NBA Betting Tips: Should You Back Teams with Zero Days Rest?
At a time when basketball is being played at its fastest pace in decades by the most athletic people the world has ever seen, ironically it’s rest that is becoming one of the league’s largest talking points and something key to consider in NBA betting.
Consider the number of players in the NBA who have averaged 35.0 or more minutes per game in recent years. That’s, for example, 9 minutes in the first quarter, 7 more in the second, 9 more in the third quarter and 10 in the final period. That’s clearly a significant player who adds significant value to a team.
Looking back at data from the last 10 seasons, here are the number of players who have topped the 35-minute per game mark:
- 2009-10: 42
- 2010-11: 40
- 2011-12: 27
- 2012-13: 29
- 2013-14: 33
- 2014-15: 15
- 2015-16: 20
- 2016-17: 16
- 2017-18: 14
- 2018-19: 9
Bradley Beal led the NBA in minutes in 2018-19, averaging 36.9 minutes per game. Just six short years ago, in 2013, Beal’s per-game total would have ranked 16th in the NBA.
Why NBA Teams Rest Players More
There are a host of reasons why players simply aren’t playing as many minutes.
Benches are deeper as the talent pool across the league has improved; players are being paid more than ever before and thus are more valuable investments that need proper rest and care; the playoffs matter, and teams such as the Spurs and Warriors are proving that rest during the regular season pays dividends by season’s end.
In regards to the last note, the NBA has attempted to combat teams resting their players. In 2017 Adam Silver and the league passed a rule that could have teams fined up to $100,000 for resting healthy players.
The league has also moved up the start date of the NBA regular season (and cut preseason games from eight to five) to eliminate teams playing four games in five nights and lessening the number of back-to-backs a team plays.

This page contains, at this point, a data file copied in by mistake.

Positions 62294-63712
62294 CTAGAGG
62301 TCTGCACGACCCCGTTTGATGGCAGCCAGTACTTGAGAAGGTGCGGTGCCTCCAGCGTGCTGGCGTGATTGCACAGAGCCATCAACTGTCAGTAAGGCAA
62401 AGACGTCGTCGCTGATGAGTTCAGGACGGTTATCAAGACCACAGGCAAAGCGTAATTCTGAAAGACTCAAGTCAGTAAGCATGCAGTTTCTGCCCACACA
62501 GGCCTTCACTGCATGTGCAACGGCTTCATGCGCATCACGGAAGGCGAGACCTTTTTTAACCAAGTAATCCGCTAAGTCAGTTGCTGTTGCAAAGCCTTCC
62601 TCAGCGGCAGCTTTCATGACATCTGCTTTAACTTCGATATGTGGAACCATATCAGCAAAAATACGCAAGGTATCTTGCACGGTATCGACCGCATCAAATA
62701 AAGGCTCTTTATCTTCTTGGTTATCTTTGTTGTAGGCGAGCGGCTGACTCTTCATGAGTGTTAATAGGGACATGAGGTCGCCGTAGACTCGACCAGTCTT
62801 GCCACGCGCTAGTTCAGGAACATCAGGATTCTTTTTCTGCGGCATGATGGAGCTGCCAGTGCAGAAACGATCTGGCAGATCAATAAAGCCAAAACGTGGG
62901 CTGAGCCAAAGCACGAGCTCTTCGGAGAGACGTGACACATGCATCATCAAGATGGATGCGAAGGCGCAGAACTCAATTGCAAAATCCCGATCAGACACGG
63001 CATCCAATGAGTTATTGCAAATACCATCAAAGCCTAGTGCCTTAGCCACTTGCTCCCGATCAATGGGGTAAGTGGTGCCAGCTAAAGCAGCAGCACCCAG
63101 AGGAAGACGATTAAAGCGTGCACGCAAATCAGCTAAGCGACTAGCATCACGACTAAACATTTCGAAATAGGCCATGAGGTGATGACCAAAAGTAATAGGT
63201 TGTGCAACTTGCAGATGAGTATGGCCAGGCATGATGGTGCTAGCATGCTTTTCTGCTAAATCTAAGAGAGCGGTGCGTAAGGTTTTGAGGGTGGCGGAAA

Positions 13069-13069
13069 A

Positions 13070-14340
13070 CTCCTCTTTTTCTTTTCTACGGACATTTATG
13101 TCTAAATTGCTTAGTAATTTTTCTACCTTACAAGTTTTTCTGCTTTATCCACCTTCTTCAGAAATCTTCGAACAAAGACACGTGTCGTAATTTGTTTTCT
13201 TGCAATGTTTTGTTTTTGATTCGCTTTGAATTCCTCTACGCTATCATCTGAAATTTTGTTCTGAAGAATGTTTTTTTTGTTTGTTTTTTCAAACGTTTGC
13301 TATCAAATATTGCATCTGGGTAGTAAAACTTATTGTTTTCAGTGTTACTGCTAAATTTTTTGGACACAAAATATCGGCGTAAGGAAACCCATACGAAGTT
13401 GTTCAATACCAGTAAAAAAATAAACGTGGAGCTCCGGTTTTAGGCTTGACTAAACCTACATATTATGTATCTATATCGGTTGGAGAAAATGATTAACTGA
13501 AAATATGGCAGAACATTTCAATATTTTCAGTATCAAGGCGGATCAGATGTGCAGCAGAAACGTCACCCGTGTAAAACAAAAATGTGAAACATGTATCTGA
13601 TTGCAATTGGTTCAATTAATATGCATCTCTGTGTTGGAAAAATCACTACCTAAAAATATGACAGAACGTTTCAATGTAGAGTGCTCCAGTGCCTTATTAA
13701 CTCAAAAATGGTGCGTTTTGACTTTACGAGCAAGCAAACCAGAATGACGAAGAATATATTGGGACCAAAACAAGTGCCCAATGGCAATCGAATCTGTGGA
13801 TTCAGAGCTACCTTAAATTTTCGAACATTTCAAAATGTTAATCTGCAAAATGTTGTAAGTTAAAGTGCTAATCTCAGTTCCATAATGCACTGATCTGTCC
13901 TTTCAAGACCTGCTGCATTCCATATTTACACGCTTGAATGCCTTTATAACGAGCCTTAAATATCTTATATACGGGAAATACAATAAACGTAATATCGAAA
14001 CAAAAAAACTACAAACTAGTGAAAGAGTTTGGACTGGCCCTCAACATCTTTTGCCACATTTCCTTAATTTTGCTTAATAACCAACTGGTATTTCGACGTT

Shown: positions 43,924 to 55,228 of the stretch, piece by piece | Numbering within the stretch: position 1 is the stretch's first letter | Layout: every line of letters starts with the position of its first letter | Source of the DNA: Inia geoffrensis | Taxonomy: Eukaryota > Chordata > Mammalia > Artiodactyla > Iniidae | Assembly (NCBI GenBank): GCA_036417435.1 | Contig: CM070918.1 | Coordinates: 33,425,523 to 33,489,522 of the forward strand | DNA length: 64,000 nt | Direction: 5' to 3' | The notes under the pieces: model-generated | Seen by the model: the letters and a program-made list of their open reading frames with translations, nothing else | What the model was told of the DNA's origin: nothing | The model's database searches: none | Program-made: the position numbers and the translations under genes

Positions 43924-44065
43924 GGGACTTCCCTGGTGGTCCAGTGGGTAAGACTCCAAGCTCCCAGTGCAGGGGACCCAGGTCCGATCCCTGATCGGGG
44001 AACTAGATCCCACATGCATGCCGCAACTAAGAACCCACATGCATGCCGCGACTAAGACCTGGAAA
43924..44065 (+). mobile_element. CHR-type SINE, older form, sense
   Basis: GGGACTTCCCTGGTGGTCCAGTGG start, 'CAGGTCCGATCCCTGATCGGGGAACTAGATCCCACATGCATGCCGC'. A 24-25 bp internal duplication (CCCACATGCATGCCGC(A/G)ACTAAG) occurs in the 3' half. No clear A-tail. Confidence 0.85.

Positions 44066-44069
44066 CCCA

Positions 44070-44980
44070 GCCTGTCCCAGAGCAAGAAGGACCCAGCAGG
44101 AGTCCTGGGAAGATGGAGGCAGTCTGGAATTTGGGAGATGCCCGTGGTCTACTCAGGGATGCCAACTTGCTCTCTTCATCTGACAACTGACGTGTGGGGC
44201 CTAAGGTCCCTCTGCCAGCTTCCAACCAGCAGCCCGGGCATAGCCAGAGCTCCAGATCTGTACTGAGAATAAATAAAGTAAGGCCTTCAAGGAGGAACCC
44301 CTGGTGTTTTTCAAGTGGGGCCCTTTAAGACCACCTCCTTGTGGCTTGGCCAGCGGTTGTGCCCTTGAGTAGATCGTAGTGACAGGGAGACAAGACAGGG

How to Bet NBA Teams on Zero Days Rest
And that’s where we see our trend. In the past, the second leg of a back-to-back was a nightmare. And for obvious reasons. We can only imagine, but playing in an NBA basketball game seems tiring. Playing in another one 24 hours later probably lessens your ability to run and jump as well as the opposing team.
|Year||ATS Record||SU Record|
While you can see how the total number of zero days’ rest games have been played each season (584 in 2014; 451 last season), teams are now showing signs of being better prepared for handling the second legs of these back-to-backs.
Whether it’s resting players on that first leg or simply stretching the bench deeper, we’ve seen a trend hit early in the 2018 season.
NBA Betting Tips for Back-to-Backs
In the last five seasons the best win percentage teams had on zero days rest was 46.4% in 2015. And while 2015 and 2016 saw teams on no days rest post winning records against the spread, 2019 saw a regression on both fronts.
Perhaps it was oddsmakers adjusting, or it’s the fact that many of the players who rest on back-to-backs are their team’s best players. It’s not headline news when a reserve rests, but when a Kawhi Leonard, Anthony Davis or LeBron James rests, it can shift a line considerably and has a direct effect on the team. But oddsmakers appear to be keeping up with those adjustments.
The more players rest, the more their teams have their backs against the wall to make up for those players. And in 2019, when rest was at an all-time high and minutes were at a low point for the decade, teams on back-to-backs struggled.
That’s something to watch for moving forward, considering how successful Leonard and the Toronto Raptors were utilizing the “load management” tactic on their star. They picked and chosen spots to rest Leonard and it resulted in an NBA title.
Beware of zero days rest as the league continues to rest its stars with the postseason in mind.